After I saw that post today and realized I still was hurt it made me wish I remembered that teacher’s name. I would find her and message her. I would say, “I forgive you. I know you didn’t mean to hurt me. I know at the time I didn’t fit into your expectations of Christianity, but Jesus found me. I thought you’d like to know. He didn’t see any of the faults you saw. For Him I was just the right reputation He wanted to represent His team. I was lost. But then I was found. Perfect fit.”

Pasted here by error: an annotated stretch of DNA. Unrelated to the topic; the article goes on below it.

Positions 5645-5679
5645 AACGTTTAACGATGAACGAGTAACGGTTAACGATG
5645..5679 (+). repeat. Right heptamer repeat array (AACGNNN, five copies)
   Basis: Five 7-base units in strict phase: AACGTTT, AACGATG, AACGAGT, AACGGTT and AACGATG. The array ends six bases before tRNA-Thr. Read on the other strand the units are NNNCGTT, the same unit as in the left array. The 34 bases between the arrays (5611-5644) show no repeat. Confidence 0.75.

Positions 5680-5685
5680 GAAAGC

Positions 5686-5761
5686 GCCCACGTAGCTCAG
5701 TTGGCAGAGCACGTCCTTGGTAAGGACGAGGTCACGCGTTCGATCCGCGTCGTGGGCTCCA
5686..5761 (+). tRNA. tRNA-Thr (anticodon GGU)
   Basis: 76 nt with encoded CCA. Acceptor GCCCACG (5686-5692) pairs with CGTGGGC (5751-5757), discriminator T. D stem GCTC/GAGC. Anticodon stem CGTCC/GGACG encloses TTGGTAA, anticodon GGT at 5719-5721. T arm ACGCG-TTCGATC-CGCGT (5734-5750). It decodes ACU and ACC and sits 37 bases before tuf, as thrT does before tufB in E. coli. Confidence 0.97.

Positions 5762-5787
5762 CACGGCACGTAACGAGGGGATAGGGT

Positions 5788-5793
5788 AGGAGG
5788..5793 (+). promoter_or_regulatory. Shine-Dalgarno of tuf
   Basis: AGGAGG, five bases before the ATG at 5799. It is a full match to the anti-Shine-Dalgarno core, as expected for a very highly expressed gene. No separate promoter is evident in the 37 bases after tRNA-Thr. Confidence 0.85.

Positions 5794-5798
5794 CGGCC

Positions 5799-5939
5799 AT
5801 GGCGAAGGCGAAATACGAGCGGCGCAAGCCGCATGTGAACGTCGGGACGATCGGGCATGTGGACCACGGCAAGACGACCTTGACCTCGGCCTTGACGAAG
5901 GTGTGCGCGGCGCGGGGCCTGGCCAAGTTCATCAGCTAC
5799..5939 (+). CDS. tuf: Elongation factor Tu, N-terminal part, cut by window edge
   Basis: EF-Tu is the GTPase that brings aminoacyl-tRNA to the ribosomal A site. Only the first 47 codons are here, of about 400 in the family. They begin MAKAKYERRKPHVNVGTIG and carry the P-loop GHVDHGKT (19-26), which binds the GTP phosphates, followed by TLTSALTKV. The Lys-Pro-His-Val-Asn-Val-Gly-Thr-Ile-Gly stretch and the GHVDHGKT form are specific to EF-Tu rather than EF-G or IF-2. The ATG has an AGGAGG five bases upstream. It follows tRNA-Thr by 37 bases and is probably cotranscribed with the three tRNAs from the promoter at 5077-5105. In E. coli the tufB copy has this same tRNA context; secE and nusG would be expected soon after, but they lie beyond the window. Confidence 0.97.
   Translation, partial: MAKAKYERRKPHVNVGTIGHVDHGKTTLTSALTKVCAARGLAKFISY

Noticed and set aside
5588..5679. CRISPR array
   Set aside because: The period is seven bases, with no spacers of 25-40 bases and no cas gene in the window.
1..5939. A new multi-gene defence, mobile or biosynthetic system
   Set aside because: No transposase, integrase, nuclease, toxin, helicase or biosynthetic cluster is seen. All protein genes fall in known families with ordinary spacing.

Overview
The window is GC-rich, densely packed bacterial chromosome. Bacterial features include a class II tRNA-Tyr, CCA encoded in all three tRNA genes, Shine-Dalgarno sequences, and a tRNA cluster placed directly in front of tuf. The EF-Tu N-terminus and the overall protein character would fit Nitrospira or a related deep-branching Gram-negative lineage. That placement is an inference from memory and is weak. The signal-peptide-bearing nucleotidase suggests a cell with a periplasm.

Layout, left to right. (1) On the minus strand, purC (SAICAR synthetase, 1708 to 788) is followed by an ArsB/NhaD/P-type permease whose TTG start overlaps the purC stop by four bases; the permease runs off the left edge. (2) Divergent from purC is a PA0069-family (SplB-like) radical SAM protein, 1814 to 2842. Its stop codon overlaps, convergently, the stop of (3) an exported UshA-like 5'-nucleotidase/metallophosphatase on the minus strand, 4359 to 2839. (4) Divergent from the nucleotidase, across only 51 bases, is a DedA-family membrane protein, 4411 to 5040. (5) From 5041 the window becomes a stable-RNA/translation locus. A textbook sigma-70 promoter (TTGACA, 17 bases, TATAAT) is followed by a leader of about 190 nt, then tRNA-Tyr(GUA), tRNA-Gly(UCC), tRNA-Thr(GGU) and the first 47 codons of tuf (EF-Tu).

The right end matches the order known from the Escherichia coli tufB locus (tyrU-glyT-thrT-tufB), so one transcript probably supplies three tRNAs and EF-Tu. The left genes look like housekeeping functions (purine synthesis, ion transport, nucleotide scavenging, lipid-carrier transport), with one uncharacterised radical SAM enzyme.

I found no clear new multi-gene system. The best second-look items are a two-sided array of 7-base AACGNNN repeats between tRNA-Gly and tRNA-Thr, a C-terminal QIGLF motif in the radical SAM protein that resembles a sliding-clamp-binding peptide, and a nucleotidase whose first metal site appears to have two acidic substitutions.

I’m so grateful that I don’t have to be religious to be a lover of Jesus. I’m so glad I don’t have to fit a standard mold to serve my God. I’m so thankful that He loves me despite anything about me, and that Jesus died for me tattoos and all. I’m in love with a Savior who sees the best in me and doesn’t look for the worst. I walk with a Risen Lord who doesn’t care that it took me twenty years to find Him, but is simply pleased that I found Him. He doesn’t point out the years that I fell away from His side, but He draws me closer every day since. I serve a God who doesn’t keep a tally of my wrongs or even my good works, but saves me with His grace. I live for a God who doesn’t demand I carry myself a particular way or perform within a certain ideal, but delights that I do because I love Him. I serve Him out of love, not because religion obligates me to do so. Sometimes we “religious” folks can forget that. We get it all backwards and think it’s what we do that saves us when in fact we can do nothing. It’s by His grace we are saved, and when we can look upon others with His eyes of love and longing, rather than ones of judgment, perhaps we’ll see our family grow. Until then, there will be a lot of people hurt by religion. I just thank God He works beyond that.